Edmonton Classical Guitar Society: Judicaël Perroy

Edmonton Classical Guitar Society
Judicaël Perroy (guitar)

Muttart Hall, Alberta College
Friday, March 3

Fernando Sor: Fantaisie élégiaque
Heitor Villa-Lobos: Suite Populaire brésilienne
Johannes Dubez: Fantaisie sur des motifs hongrois
J.S. Bach: Second Lute Suite, BWV 997
Agustin Barrios: Choro de Saudade
Isaac Albeniz: Cataluna and Sevilla

The Edmonton Classical Guitar Society has an enviable record of bringing both Canadian and international classical guitarists to Edmonton. They are, for the most part, familiar names to the guitar aficionados who form the majority of the Society’s regular audiences, but not, I think, to a wider general public.

I have long thought that their concerts would be enjoyed by a much wider musical audience (such is the nature of the instrument), but here, I suspect, there is something of a disconnect. That lack of name recognition amongst a wider public perhaps works against their attending. If so, they should not worry: I haven’t yet been to a Society concert that hasn’t met its high standards, and provided an enjoyable musical evening.

Last Friday (March 3) Alberta College’s Muttart Hall saw the return of the French guitarist Judicaël Perroy. Now in his 40s, he was a child prodigy, and came to international attention when he won the 1997 Guitar Foundation of America Competition. He has been subsequently celebrated both as a recitalist and as a teacher (five of his pupils have been first prize winners at the GFA competition). He has done that teaching in France, but only two days before this concert, the San Francisco Conservatory of Music announced that he has been appointed to their faculty, starting his own studio there this Fall.

His style is generally introverted, thoughtful, almost with a sense of isolation. The colours are softer – there was virtually no bright attack or edge in this concert. The clarity in passages demanding different simultaneous voices – often of different colours and shades – is outstanding, and a real pleasure to listen to. At times – and well before the Bach – I was reminded of the sound of the lute.

He opened with Sor’s well-known Fantaisie élégiaque, a ruminative performance until the fuller broken chords near the end, much less bold than some I have heard, but very persuasive, especially in the lovely tone in the bass line.

Johannes Dubez’s Fantaisie sur des motifs hongrois (Fantasy on Hungarian Themes) is less well-known. Dubez was a 19th-century Austrian virtuoso on both the guitar and harp, and the Fantaisie includes music based on a piano work by Benjamin Egressy, the well-known Hunyadi-March (from the opera Hunyady László (1844) by Ferenc Erkel), and the equally recognizable Rákóci March. It’s a kind of guitar-recital-meets-salon music, pleasant enough, but unremarkable, though I can see its variety will appeal to performers.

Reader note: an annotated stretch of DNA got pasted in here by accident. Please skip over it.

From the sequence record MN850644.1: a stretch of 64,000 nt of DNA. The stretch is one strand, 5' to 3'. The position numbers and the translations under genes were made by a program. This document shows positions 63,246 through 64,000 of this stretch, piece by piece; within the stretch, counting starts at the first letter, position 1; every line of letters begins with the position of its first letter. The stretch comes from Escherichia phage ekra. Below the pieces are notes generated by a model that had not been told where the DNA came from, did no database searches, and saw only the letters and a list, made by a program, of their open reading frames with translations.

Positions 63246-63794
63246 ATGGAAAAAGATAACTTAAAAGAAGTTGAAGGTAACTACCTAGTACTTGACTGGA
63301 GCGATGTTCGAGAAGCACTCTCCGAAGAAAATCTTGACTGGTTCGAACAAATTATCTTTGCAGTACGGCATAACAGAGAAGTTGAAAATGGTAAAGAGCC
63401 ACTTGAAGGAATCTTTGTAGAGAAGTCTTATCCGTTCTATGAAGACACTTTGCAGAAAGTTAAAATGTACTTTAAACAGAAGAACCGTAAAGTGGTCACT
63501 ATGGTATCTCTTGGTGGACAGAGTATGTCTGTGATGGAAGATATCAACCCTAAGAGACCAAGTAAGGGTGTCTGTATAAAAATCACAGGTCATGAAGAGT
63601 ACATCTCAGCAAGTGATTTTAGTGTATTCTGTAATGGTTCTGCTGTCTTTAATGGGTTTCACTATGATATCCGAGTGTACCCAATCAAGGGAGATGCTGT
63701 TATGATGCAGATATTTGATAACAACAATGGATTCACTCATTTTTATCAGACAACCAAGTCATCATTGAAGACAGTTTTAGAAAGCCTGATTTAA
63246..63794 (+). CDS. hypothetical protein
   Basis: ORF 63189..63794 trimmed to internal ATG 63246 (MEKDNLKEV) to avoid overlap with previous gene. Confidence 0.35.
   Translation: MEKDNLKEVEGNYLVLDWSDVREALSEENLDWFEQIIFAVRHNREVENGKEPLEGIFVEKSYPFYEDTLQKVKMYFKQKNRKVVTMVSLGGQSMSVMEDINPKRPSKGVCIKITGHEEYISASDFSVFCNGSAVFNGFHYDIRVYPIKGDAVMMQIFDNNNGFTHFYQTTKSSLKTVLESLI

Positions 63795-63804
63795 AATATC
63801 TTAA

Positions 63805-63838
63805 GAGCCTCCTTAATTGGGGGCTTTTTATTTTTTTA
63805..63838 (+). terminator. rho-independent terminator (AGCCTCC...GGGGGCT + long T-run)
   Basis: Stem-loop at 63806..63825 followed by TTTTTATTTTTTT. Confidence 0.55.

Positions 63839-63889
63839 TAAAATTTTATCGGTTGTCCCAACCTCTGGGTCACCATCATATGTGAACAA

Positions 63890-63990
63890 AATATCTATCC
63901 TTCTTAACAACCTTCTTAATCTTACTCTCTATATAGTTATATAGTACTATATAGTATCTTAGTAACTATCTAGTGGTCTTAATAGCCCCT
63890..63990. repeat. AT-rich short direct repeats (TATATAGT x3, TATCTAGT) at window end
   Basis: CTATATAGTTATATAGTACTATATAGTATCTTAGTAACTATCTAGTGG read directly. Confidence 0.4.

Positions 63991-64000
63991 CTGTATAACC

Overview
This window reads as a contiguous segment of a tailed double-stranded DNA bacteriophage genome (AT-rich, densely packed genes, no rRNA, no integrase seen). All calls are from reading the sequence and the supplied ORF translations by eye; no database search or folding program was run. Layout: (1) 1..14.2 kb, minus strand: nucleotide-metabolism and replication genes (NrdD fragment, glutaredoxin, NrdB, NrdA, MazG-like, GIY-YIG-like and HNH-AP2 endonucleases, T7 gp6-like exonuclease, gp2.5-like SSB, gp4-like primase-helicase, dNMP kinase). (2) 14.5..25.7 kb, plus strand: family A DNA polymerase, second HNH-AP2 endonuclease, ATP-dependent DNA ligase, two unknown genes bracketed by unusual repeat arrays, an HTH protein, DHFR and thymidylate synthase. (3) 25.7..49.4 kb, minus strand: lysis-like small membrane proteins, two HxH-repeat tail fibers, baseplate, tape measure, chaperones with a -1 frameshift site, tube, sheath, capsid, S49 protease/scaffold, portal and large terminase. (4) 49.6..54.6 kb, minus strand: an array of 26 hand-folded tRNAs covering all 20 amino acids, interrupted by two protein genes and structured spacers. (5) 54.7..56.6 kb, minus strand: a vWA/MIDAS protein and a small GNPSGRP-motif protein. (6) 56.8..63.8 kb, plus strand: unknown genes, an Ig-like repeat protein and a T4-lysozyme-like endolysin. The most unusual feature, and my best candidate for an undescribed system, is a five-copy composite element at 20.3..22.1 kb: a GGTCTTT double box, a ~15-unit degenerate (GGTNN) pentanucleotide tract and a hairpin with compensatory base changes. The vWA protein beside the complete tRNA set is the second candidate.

I’ve always felt, too, and perhaps unfairly, that guitar of the Paragyuan virtuoso and composer Agustin Barrios, currently popular in guitar recitals, appeals more to performers and guitar players than to general audiences, and this performance of his Choro de Saudade, while authoritative (and pleasant enough) didn’t alter my bias.

With Bach’s Suite, BWV 997, originally written sometime before 1741 as the Partita in C minor for lute, the recital moved into a different musical world. It is a substantial work, with a powerful da capo fugue for the second movement, with the opening 48 bars reprised after a middle section. This was a compelling performance, with translucent voicing in the fugue, and an effective variety of colours and tones in the closing Double.

Two popular Albeniz works closed the recital, and the only slight disappointment was Perroy’s performance of Villa-Lobos’ Suite Populaire brésilienne. Written between 1908 and 1912, this suite reflects Villa-Lobos’ own experience of playing the guitar with Rio street musicians. Here Perroy’s rather laid-back, introverted style was a disadvantage, for while these little works have an appealing simplicity, they nonetheless need a little more colour and a little more sense of the dance to have their full effect.

The Edmonton Classical Guitar Society’s next recital on Friday, April 7th features another French guitarist. Thibaut Garcia won the 2015 Guitar Foundation of America International Artist Competition, and his recital is part of the North America tour, one of the GFA competition prizes.

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